Anti-government fighters in Yemen launched two attacks on the country ‘s main oil export pipeline in the northeastern province of Marib in the past week,  according to the Interior Ministry.

The second attack Thursday was in the Serwah district in Marib. An explosion ignited the pipe-fill crude, closing operations at the export terminal port of Ras Esa in Yemen’s Red Sea province of al-Hodayda.

Last Sunday there was an attack on the same pipeline in the nearby area of Damashka.

The pipeline carries  110,000 barrels of crude oil per day from Marib province to the export terminal on the Red Sea.

Since fighting started in March 2011 against the regime of former President Ali Abdullah Saleh, Yemen’s oil and gas pipelines and electricity grid have been targeted by saboteurs.

Oil revenues make up more than 70 percent of the state budget and oil and gas products account for 90 percent of Yemen’s exports.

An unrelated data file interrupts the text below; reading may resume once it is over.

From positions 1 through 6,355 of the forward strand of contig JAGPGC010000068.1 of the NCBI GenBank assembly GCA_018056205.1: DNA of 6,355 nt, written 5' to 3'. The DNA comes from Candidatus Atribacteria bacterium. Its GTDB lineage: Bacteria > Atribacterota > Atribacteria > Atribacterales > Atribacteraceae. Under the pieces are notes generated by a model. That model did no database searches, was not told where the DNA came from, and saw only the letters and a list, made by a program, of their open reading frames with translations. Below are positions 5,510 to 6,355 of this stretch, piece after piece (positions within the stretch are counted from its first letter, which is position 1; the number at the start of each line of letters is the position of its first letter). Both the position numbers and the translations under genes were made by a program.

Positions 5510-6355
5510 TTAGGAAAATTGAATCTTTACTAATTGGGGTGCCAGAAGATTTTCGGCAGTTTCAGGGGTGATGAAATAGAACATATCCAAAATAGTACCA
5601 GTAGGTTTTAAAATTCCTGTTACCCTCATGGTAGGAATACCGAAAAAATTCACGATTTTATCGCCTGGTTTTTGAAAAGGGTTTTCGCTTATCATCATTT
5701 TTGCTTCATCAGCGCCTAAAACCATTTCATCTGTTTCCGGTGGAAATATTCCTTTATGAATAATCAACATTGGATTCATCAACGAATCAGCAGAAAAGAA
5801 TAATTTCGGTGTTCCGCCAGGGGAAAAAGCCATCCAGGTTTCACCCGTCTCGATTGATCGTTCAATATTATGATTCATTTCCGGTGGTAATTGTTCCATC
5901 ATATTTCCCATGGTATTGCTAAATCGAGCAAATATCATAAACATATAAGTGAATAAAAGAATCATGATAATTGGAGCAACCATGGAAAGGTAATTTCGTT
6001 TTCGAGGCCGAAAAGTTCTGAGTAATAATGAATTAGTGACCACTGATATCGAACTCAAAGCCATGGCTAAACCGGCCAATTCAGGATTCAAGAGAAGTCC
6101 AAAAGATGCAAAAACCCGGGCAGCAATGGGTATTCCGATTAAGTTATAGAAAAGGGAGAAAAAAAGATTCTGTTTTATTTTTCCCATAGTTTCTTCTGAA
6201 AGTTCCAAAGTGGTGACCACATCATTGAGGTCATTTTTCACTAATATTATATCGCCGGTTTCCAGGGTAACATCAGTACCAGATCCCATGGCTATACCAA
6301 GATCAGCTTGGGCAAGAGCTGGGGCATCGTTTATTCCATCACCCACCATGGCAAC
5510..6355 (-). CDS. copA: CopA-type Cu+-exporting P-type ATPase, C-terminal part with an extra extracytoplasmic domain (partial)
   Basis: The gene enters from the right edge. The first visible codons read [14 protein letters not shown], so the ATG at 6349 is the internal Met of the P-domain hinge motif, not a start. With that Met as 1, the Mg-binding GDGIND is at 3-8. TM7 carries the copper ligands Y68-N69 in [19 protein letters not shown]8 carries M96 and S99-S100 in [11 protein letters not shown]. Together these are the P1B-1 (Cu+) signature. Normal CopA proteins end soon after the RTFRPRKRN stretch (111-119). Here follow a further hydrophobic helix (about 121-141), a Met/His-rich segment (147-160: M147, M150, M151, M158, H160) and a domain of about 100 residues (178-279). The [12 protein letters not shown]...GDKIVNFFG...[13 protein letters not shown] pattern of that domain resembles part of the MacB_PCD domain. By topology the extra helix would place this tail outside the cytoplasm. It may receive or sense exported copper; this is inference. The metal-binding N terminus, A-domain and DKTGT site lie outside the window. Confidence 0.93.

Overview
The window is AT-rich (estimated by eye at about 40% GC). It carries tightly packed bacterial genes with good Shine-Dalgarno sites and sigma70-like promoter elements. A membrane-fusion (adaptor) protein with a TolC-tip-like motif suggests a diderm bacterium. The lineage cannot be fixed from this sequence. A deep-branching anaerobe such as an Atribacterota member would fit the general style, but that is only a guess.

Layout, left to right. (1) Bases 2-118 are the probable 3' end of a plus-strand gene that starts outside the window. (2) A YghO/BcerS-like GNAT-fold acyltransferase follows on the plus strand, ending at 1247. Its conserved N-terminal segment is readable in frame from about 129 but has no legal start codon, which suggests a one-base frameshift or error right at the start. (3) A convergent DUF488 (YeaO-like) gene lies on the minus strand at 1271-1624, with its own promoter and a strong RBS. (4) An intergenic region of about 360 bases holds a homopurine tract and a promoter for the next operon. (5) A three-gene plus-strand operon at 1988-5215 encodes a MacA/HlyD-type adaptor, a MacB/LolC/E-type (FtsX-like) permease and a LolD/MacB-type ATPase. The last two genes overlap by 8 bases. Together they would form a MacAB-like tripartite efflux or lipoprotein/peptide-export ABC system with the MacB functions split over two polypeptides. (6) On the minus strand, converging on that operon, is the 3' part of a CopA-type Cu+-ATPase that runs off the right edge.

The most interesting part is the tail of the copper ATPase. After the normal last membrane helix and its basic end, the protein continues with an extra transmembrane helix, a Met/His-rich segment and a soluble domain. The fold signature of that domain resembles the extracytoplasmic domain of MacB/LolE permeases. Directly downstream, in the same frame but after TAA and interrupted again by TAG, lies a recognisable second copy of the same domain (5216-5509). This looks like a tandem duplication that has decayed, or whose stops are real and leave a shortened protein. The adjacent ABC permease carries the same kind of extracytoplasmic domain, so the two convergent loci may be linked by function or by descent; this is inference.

The military conflict that began in early 2011 caused Yemen’s GDP to plunge more than 15% in 2011, and 2% in 2012.

The country’s oil reserves are expected to be depleted by 2017.

Yemen declared war on al Qaeda in January 2010 and is fighting Shi’ite insurgencies in the north and south.

U.S. independent Hunt Oil said in November it was nearing a sale of its Yemen affiliate Jannah Hunt Oil Company, operator of Block 5.

Kuwait Energy reportedly agreed to buy Jannah Hunt Oil.

Other shareholders in Block 5 include Kuwait’s Kufpec with 20 percent, ExxonMobil with 15 percent, Total with 15 percent, and state-owned Yemen Company for Investment in Oil and Minerals (Yicom) with 20 percent.

Block 5 has a production capacity of 40,000 barrels per day. It only produced 16,000 bpd in 2011 because of shutdowns following attacks on the pipeline from the field to the Ras-Esa oil terminal.


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